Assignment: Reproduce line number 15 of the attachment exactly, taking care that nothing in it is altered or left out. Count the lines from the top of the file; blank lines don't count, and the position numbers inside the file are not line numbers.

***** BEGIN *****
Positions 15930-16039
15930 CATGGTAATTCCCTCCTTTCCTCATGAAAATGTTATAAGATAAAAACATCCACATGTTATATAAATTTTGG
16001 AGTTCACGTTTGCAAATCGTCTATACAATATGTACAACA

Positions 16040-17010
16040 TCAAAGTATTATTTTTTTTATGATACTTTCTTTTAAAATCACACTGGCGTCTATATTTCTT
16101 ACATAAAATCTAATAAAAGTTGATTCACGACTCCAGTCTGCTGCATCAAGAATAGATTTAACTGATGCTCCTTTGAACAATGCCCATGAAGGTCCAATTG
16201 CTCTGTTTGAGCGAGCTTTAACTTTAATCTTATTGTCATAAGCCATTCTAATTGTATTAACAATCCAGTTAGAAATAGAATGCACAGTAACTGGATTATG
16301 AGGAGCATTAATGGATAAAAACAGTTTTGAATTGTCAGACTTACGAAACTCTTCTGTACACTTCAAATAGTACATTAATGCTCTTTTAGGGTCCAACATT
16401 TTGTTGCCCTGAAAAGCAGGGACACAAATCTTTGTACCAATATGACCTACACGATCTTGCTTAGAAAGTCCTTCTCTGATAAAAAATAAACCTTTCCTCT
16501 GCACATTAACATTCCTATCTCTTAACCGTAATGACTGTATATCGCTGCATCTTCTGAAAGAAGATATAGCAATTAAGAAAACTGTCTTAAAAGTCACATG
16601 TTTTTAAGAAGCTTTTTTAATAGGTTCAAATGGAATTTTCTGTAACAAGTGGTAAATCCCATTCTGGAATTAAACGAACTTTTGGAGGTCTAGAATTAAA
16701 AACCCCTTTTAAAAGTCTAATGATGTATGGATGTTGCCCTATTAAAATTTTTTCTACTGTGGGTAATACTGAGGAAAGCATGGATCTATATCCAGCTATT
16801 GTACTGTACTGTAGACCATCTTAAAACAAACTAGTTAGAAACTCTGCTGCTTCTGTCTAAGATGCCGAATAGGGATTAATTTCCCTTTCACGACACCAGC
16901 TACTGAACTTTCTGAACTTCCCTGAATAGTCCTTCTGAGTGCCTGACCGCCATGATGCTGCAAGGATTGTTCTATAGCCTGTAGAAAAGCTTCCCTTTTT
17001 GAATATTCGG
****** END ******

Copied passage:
17001 GAATATTCGG